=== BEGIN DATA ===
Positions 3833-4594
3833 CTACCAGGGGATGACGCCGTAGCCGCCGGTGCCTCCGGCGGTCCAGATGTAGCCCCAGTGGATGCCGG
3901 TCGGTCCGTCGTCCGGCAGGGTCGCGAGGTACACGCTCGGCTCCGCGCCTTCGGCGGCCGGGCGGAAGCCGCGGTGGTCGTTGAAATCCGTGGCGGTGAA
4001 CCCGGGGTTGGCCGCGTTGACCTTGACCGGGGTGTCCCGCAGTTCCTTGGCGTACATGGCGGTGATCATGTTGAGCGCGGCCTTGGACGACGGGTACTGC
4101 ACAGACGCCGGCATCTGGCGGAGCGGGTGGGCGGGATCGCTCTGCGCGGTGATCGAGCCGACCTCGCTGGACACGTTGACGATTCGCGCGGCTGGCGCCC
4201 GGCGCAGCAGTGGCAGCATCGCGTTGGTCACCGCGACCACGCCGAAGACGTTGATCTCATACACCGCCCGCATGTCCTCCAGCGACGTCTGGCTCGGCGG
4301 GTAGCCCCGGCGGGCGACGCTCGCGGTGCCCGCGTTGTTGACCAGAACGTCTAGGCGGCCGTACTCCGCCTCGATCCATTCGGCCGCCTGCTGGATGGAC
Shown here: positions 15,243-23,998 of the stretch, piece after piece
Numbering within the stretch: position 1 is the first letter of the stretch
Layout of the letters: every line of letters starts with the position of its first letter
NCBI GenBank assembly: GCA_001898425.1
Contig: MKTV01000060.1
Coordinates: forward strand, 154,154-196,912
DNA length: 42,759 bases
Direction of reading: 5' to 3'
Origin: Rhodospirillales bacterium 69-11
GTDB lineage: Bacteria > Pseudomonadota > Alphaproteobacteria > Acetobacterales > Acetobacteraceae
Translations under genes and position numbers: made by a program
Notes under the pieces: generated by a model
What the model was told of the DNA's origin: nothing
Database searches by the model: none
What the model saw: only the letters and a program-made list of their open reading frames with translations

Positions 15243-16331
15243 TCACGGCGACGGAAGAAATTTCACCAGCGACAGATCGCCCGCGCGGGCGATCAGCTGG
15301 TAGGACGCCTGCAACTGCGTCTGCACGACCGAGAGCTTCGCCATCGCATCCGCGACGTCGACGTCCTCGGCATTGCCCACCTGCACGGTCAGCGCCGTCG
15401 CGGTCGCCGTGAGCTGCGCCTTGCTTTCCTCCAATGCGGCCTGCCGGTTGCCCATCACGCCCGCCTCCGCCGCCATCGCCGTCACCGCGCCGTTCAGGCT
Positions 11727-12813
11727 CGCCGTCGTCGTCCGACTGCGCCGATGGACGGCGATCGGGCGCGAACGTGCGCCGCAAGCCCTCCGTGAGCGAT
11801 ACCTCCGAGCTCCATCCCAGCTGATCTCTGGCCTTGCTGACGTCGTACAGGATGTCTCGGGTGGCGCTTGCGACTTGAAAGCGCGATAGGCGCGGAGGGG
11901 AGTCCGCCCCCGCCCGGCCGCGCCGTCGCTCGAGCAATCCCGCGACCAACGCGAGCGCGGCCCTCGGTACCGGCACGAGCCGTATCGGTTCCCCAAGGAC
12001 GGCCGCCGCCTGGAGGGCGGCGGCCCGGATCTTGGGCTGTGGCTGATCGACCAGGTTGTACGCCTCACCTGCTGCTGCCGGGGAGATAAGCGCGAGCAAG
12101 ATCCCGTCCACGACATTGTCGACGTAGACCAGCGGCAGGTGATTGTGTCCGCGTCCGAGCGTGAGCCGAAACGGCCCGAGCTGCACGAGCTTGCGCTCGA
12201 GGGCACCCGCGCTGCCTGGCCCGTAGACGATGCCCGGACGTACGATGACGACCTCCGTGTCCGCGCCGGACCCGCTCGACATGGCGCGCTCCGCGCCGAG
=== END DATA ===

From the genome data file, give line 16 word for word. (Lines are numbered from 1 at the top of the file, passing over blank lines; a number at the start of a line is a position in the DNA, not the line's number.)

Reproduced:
Origin: Rhodospirillales bacterium 69-11